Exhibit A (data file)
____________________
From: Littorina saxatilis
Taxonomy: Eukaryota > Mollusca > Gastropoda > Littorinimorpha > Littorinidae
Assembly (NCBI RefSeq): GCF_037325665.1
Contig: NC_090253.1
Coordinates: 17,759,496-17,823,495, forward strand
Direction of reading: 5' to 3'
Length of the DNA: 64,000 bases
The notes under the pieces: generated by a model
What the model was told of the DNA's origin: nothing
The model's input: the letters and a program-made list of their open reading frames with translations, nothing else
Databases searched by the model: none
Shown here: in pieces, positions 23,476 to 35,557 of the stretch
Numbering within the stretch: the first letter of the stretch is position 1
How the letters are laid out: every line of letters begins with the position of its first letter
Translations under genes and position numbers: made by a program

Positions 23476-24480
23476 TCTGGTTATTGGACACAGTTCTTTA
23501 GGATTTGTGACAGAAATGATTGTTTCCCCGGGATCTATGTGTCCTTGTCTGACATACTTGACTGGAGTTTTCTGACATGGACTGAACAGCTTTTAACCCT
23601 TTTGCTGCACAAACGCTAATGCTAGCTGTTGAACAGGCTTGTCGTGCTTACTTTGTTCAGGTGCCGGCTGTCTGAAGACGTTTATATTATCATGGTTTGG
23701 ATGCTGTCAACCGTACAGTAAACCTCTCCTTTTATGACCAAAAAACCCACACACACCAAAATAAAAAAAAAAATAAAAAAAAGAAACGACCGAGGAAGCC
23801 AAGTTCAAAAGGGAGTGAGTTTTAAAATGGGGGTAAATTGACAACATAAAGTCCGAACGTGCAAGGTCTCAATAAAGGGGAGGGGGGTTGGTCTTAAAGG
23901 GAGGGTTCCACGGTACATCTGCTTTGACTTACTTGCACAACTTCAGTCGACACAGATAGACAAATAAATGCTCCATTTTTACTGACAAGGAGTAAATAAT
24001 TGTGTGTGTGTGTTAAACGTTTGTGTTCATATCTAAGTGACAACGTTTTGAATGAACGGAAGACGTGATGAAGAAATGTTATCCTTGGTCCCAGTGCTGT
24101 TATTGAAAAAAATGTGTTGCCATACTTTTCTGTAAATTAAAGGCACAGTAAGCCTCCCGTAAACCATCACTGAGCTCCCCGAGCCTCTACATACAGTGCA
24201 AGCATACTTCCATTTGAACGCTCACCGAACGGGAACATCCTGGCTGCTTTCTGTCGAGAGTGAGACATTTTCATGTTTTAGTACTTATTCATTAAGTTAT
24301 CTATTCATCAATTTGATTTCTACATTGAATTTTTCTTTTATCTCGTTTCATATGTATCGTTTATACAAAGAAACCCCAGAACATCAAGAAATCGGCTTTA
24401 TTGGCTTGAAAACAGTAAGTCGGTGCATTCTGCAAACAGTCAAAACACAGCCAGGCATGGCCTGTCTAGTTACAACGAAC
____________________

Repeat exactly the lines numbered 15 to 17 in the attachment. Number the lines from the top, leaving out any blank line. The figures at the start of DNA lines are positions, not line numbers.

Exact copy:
Translations under genes and position numbers: made by a program

Positions 23476-24480
23476 TCTGGTTATTGGACACAGTTCTTTA